One rose presently contributing much of the scent perfuming the air is the exotic invasive, R. multiflora. This is its one good moment. Otherwise it is a pesky weed that gobbles woodland and open ground equally. Though its orange-to-red berries are attractive and also provide wildlife forage, I urge you to grub it out if it is trying to establish a foothold on your property. As we shall see, there are other roses to plant.

Many gardeners simultaneously covet roses and suffer from an opposing anxiety about how to manage them successfully so that the plants will not prove to be a disgrace to garden and gardener alike. Rose breeders are constantly hybridizing to reduce potential for disease and to increase chances of success with roses. The results of their work are often referred to as Modern Roses. So the good news is that if you have thought roses to be beyond your rosarian skills, think again.

There are several lines or ranges of Modern Roses that will appeal if you have been having a hard time growing roses. The cold-hardy Explorer series comes out of Canada and features plants named for intrepid explorers of the polar regions such as ‘William Baffin,’ ‘Champlain’ and ‘Jens Munk.’ There is the Carefree line, roses that feature the word Carefree in their names, such as ‘Carefree Beauty,’ ‘Carefree Delight,’ and ‘Carefree Marvel,’ and do not need fungicides. (I have a plant of ‘Carefree Beauty’, which is a four-foot tall by three-foot wide shrub with tea rose-like pink flowers. It is healthy and blooms reliably.) There is the Meidiland line of Landscape roses, practically ever-blooming roses that resemble the well known rose ‘the Fairy.’ It should be noted of many of the Modern Roses that their breeding includes R. polyantha, rendering many of them scentless: an all too modern characteristic.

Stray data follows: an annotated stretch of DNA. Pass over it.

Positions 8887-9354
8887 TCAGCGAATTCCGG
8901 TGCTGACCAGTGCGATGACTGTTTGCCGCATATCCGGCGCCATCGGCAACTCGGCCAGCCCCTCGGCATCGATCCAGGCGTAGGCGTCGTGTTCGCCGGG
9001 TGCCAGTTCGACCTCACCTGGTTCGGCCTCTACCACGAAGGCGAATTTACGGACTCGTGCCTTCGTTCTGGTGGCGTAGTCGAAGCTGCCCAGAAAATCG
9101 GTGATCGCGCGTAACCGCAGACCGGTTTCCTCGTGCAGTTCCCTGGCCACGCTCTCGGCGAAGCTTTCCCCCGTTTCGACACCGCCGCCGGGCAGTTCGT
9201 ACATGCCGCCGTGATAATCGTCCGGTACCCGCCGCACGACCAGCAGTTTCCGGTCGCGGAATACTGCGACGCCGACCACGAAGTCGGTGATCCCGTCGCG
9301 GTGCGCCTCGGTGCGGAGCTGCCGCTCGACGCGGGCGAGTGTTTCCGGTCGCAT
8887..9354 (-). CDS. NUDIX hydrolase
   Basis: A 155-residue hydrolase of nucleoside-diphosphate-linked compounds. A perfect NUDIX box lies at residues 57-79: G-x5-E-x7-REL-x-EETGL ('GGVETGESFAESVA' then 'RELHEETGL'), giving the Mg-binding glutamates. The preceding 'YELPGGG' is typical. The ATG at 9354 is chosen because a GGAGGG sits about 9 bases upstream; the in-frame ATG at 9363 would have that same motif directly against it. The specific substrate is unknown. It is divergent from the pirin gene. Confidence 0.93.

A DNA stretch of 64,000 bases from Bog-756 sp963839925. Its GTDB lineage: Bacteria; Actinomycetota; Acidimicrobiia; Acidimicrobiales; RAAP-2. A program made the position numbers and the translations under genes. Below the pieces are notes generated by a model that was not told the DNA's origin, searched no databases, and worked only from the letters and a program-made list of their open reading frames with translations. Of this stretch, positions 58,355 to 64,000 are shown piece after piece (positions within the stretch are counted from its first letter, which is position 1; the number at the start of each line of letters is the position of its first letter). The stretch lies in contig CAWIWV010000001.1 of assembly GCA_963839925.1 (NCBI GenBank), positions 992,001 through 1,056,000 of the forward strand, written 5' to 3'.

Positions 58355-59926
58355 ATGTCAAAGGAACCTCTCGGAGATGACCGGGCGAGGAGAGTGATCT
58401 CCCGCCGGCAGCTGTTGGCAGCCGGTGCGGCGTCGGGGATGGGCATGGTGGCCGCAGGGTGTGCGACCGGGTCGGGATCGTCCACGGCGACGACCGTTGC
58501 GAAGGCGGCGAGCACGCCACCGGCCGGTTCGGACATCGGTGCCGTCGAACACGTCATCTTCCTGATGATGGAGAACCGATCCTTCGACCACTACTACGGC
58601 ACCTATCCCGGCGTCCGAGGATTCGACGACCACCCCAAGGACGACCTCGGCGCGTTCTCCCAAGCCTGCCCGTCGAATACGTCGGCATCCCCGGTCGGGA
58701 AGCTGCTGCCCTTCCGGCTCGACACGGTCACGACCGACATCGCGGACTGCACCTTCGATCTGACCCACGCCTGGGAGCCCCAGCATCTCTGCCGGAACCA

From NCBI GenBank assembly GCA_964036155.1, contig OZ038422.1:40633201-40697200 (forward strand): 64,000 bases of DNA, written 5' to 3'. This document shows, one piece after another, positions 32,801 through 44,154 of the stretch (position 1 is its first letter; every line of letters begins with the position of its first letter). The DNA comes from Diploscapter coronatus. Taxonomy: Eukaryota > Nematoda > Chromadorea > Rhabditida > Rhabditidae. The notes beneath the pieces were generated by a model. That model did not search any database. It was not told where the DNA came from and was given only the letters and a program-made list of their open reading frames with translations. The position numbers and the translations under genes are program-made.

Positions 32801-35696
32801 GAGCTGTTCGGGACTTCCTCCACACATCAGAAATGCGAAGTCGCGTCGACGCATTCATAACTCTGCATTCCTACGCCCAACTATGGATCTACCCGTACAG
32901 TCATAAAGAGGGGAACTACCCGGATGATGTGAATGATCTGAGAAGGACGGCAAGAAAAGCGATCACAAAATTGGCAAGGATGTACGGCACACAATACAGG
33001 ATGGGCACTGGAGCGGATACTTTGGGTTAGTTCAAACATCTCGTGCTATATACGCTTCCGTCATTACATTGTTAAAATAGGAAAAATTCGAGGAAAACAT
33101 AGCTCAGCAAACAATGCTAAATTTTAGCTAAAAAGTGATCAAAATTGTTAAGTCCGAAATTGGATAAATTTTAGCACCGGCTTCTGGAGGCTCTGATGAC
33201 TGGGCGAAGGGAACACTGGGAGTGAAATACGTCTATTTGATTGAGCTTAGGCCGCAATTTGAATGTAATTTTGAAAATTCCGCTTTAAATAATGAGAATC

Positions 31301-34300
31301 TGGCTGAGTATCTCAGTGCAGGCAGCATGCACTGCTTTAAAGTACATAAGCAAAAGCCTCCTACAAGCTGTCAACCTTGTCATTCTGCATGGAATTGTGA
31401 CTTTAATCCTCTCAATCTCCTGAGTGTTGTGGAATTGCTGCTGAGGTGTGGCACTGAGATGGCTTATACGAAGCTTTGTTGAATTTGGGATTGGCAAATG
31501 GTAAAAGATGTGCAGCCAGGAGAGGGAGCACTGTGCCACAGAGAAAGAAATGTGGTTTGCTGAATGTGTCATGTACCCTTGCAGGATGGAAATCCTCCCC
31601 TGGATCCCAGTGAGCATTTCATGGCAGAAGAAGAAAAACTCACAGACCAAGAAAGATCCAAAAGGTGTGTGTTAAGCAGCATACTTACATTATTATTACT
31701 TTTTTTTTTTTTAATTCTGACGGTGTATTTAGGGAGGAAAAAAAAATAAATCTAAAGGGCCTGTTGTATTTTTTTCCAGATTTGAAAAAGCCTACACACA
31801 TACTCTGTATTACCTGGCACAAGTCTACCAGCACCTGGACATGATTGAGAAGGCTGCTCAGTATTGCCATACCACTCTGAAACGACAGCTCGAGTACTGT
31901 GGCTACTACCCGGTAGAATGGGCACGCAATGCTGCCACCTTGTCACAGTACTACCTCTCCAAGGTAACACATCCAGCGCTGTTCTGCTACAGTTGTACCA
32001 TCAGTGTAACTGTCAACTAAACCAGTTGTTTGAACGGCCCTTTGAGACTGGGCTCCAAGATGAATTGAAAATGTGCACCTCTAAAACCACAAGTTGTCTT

Perhaps the premier breeder of roses that everyone can grow is the Englishman David Austin. His English Roses are justly famous for both their ease of culture, great beauty, and wonderful fragrance. If you are looking for success with a rose, spend the extra money and buy one of them.